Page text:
What is Church? Why Church? Part 4.

Today I introduce three people who have been pondering these questions and have looked at them from a life-long perspective. Katherine speaks of a place to belong. Both essayists speak of the journey, from times of not belonging; of distance, of fragility, of alienation, and then, of love, for oneself and the church.

 

The first person is Katherine Nicolay, an 89 year-old friend of mine who describes herself as a “free thinking Baptist.” She has been going to church all of her life.

“Church is a place to go where people think like you, believe like you and worship in a way you are comfortable with.”

 

 

The second person, Jean Leih, is an ordained Baptist minister and spiritual director, in her early sixties, who runs a center for renewal and restoration. I know her as a wise woman who sees beyond the ordinary. I suspect she would describe herself as a “free thinking Baptist” as well.

Church has been a part of my experience of living – not an on-the-side, once-in-a while kind of living, but it has been integral; I have been involved and engaged in every aspect, from cradle until now – from lay person to clergy—from musician, teacher, leader, administrator, preacher, counselor, spiritual director. My experience of Church has been shaped by my experience of church (little “c” in the localized expression of it). How I experience Church today is now broader and more inclusive than much of my experience of church.

I’ll begin with a response that comes from Scripture and that now comes from my heart, that is, what I think the bedrock of the Church is—the foundation for all that encompasses Church. And it is love. “On this rock, I will build my church.” These words come from the conversation between Jesus and Peter in John, chapter 21, when Peter is assured of what Jesus the Christ was and is about. Establishing a movement built on love that endures as a rock endures. Not a person, but the essence of relationship, love. So, yes, a person, but people gathered to work out the practicalities and realities of becoming more loving of God, oneself, and others. So, of course, another metaphor for the church is “the bride of Christ.” That which demonstrates a Church that endures, is that which has an increasing love, passion even, for Christ, God incarnate, and for others. Where does love lie? This question is always before me as a discerning question on ordinary and on pivotal issues that seem to plague the church as we decide how to love.

We have not been left on our own to muster up this love from our own human resources, but we have been created with the image of God imprinted on our soul. It is this “image of God” that ignites into desire for God and as we turn towards God who is love, and in this continual turning we also become increasingly like God. God incarnate again and again through each human person, through God’s Spirit come alive, again and again. This is our capacity for becoming a lover and life-giver as Christ was and is.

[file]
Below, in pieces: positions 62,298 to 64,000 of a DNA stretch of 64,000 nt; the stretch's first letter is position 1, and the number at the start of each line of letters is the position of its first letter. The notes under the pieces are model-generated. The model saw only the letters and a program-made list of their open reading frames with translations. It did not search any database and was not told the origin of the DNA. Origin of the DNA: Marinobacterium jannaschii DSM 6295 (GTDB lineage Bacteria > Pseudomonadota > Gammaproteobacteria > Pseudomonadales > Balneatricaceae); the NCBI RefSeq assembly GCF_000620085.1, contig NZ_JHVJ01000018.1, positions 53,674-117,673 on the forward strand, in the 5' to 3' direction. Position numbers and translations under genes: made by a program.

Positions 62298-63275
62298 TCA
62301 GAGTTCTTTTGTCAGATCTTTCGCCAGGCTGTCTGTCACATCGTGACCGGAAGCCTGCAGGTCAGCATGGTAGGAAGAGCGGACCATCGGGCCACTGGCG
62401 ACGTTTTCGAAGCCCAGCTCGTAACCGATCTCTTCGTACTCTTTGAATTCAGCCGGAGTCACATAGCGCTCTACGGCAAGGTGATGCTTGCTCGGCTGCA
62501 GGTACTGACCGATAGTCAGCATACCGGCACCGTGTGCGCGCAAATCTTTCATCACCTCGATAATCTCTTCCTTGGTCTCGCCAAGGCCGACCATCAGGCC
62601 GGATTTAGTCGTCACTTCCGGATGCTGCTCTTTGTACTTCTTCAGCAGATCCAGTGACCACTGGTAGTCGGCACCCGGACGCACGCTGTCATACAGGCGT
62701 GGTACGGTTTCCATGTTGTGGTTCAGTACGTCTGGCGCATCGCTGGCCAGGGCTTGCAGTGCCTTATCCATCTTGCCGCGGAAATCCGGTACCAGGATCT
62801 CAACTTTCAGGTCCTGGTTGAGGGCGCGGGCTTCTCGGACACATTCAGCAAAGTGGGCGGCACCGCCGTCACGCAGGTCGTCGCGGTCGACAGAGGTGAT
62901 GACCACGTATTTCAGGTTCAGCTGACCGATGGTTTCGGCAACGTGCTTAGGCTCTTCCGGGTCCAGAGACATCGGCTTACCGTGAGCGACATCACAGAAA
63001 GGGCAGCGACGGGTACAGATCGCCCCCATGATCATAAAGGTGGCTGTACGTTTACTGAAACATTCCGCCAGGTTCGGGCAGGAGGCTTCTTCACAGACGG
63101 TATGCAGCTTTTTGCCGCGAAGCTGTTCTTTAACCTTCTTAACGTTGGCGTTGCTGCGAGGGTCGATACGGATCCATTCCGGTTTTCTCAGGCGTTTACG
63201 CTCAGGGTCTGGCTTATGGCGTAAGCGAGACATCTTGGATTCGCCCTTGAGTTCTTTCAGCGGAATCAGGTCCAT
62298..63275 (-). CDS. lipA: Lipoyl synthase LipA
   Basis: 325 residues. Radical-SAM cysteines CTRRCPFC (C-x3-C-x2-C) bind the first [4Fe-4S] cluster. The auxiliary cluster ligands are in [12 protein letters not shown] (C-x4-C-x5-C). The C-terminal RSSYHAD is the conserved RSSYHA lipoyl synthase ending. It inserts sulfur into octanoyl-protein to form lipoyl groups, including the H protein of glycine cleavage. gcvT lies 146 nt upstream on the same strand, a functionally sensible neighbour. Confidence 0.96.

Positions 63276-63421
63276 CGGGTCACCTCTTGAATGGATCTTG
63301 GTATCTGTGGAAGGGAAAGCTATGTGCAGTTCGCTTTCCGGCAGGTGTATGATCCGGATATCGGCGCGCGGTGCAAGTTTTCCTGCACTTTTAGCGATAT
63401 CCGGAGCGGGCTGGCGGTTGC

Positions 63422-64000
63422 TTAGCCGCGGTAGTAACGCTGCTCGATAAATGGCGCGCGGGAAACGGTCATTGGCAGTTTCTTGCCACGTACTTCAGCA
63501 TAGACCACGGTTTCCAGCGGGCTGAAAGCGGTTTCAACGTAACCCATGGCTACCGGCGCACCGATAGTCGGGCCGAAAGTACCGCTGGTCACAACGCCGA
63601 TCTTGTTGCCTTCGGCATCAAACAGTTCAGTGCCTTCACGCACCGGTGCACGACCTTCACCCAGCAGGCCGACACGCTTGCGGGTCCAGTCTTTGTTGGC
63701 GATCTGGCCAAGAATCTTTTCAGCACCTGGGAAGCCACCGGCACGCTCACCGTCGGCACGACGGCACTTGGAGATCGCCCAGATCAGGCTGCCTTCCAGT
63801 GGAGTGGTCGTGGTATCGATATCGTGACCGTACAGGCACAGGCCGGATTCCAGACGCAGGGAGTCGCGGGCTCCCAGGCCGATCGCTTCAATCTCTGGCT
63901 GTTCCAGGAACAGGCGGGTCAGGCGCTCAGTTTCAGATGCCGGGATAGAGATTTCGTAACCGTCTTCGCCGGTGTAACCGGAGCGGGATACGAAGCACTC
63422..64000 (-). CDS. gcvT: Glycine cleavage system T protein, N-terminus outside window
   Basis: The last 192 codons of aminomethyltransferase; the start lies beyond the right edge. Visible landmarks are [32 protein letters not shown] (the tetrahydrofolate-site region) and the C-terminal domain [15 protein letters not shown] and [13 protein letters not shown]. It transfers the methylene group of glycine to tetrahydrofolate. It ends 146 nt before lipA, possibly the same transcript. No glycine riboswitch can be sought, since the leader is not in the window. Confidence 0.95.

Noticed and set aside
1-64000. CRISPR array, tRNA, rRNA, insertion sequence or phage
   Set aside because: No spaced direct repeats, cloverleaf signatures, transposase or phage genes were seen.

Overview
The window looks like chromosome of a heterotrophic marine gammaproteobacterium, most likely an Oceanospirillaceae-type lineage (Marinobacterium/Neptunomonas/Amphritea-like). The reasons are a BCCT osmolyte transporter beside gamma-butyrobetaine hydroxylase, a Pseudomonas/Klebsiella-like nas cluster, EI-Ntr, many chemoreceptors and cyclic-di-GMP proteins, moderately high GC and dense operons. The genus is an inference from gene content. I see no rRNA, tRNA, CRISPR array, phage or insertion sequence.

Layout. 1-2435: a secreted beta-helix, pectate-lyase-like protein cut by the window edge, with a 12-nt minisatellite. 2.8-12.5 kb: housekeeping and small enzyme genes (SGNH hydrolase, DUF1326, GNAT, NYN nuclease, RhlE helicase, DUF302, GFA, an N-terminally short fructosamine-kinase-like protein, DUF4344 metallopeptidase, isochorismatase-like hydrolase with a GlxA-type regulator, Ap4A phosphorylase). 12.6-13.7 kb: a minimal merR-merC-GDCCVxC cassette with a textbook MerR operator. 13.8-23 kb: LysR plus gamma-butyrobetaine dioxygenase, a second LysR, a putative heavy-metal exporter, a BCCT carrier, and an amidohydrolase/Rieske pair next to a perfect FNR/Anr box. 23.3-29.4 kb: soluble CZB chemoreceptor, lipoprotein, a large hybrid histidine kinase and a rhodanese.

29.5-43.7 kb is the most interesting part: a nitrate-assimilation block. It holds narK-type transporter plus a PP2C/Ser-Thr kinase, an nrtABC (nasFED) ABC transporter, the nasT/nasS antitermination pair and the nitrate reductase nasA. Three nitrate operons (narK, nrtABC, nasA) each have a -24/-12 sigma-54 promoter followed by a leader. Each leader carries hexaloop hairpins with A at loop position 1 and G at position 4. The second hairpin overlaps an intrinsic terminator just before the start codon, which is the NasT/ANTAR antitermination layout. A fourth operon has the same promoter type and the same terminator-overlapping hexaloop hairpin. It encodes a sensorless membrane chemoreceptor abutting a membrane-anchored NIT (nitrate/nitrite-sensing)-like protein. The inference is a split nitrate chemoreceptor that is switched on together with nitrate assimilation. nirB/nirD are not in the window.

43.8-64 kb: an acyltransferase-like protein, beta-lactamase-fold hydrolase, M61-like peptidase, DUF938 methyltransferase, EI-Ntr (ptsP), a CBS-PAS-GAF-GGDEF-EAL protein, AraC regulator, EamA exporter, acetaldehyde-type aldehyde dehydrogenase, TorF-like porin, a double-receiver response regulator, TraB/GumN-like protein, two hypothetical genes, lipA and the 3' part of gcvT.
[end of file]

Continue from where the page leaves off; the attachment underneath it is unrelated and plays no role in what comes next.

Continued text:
After a lifetime, at that point, of living as a Christian and a churched person, one morning I woke up and decided to believe. In that moment of belief I experienced the brilliant light of God, the all-encompassing love of God, and the life-changing grace of God. God has gripped my heart and soul ever since. His Spirit is within me, ignited and enflamed. And yet, I still forget. So I need the Church, others with the same sense of being “gripped” by God who help me remember who I am and whose I am.

What does love look like for the Church? Since I have been a part of organized and institutional church for much of my life and though I now find myself placing an “altar in the world” (Barbara Brown Taylor), I am trying to be much more intentional to listening to how God may want me to be as one who loves, heals and nourishes life in myself and others. It is my question that I now am living into.

I admire and respect the Church. The efforts that are much like Peter’s life, afraid, denying who he was for threat of his life; in his bravado cutting off the ear of the soldier that had come to take Jesus; rushing to be first to the tomb. These seem to mirror the church’s ways of being and inconsistencies as well, much of which I have been and am a part of. Making our way as humans, yet as the bride of Christ, inconsistent in our faithfulness, falsely brave, and yet still here to continue to be something that sustains, feeds, nourishes and heals. The Church is under the same transformational change as my life has been–in process in our humanity, yet attentive and intentional, believing each morning that it matters.

Church is no longer just something that I show up for at an organized and orchestrated time during the week, nor is it something that I show up to for my everyday work as clergy, but it is what I experience when I am with others who are awake to the reality of the presence of Christ here and now. Even if this is not spoken—there is a sense of Spirit energy that emanates—a sweetness that allows intimacy and closeness, and when I have been with another or others like this I sense an aliveness. I have been given a greater sense of Life. This kind of Church helps me remember who I am, and often we share bread and the cup of our Lord Jesus Christ to remember why we get to be who we are. We remember Christ is with us, in us, around us and before us. Sometimes I need help remembering—that’s when I seek out “church” or when Church finds me.